Fev is Fev,

Cas is Cas,

Stick Your Merger

Up Your Arse

That is exactly what the league will do today at a meeting hastily called in order that they can perform a number of U-turns from the declarations they announced on receipt of the Murdoch money before Easter, not least the merger between Fev and Cas.

Sports fans may not be always pleasing to the eye or the ear but it is upon their enthusiasm and loyalty that our major games are founded and upon their future support that those games will depend. Violence is never forgiveable but insulting each other is part of the fun.

THE real shock at seeing Tait's T-Shirt at Wembley was not caused by what it said but that he should have been wearing one at all. I didn't think British footballers would dream of wearing anything under their shirts, unlike foreign players, even those from warmer climates, who appear to have no shame in this respect.

Generations of Britons who spent long winters playing on draughty public parks would have been hounded out of the game had they dared to wear any sort of garment under their shirt. Anyone not brave enough to face the cold usually elected to play in goal because of the access this position gave to a big woolly jersey.

These personal details would not be worthy of discussion but for the new and decidedly odd habit of goalscorers celebrating a goal by removing their shirts. Claudio Belluci, who scored for Sampdoria against Arsenal the other week revealed an undershirt as big as grannie's liberty bodice. When Lazio beat Roma on Sunday, they all tore off their shirts and threw them to the crowd. Paul Gascoigne, I was proud to note, was the only one who wasn't clad in the top half of his winter combs. And after Wales's great feat in holding the Germans to a 1-1 draw in Dussledorf on Wednesday there was a fine display of bare and manly chests when they swopped shirts.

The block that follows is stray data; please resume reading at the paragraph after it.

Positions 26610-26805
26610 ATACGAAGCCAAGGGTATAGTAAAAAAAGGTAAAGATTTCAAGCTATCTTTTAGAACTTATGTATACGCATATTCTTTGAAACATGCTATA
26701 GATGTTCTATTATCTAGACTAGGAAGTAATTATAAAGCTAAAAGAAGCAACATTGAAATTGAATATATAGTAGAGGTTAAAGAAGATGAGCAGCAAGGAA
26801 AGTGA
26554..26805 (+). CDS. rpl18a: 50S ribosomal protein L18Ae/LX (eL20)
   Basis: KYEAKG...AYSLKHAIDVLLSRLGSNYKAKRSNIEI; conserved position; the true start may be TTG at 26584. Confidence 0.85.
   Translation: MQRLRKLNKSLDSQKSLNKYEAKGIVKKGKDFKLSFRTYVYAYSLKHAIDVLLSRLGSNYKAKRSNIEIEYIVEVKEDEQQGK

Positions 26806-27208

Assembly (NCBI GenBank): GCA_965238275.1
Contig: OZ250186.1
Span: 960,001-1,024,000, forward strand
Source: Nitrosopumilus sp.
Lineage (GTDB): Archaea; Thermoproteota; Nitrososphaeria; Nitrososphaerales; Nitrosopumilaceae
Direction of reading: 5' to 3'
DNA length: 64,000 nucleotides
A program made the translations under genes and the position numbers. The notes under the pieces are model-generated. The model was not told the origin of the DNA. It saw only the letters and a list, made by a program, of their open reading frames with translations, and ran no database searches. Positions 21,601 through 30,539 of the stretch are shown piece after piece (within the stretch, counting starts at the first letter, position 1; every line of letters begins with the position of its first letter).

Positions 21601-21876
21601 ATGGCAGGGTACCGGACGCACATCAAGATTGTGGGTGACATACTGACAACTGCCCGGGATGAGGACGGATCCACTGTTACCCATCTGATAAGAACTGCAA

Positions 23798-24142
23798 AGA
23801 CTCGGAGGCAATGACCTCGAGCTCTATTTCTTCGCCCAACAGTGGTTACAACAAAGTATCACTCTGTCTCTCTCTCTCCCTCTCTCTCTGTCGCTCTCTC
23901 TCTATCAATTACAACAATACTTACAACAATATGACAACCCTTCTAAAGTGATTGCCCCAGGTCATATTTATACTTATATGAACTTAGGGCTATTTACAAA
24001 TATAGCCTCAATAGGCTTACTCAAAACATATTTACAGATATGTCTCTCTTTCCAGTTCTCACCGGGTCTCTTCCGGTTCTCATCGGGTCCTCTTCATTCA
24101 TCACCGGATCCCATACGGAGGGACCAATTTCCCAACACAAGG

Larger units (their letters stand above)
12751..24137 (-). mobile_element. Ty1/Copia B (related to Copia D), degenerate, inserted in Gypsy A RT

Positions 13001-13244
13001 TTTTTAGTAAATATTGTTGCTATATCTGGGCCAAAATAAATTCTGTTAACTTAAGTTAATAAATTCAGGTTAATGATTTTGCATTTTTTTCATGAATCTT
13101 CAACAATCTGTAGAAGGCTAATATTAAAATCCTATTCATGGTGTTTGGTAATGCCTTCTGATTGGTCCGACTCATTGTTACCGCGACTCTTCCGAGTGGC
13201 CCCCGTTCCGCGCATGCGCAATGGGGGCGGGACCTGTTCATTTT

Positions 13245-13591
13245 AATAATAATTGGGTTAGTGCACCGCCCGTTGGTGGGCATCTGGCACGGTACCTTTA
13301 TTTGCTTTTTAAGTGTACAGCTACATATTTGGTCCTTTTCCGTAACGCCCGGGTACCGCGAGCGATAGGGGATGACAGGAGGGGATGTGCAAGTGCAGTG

Real footballers don't wear vests.

AS THE 2,000 Guineas and The Derby approach, so the country will become more divided about the correct pronounciation of wonder horse Celtic Swing.

Should we to use the hard "C" or the soft "C"? Is it hard as in Celt or soft as in Glasgow Celtic? The colt's trainer, Lady Herries, and his owner, Peter Savill, are united behind the soft "C", as are most of the television commentators for whom Seltic Swing slips more smoothly off the tongue.

But the man who named the horse has no doubt that it should be Keltic Swing. The Kent cricketer Graham Cowdrey, whose wife Maxine is assistant to Lady Herries, was given the task of finding a name when the horse was a yearling. "Celtic Swing" is the name of a tune on a Van Morrison album. It was played at the Cowdrey's wedding and undoubtedly has a hard "C", as in Cowdrey.

The word comes from the latin Celtae and describes a branch of the Indo- Germanic family of languages including Breton, Welsh, Cornish, Irish, Gaelic and Manx. Unfortunately, dictionaries are no help, allowing both pronunciations.

I'm firmly in the Keltic camp myself and so, were he alive, would be the Welsh actor Richard Burton, who left no room for doubt when he was once cornered by a Hollywood bore.

"I suppose," drawled the bore, "that you should be described as a Selt". "And I suppose," replied Burton, "that you should be described as a sunt."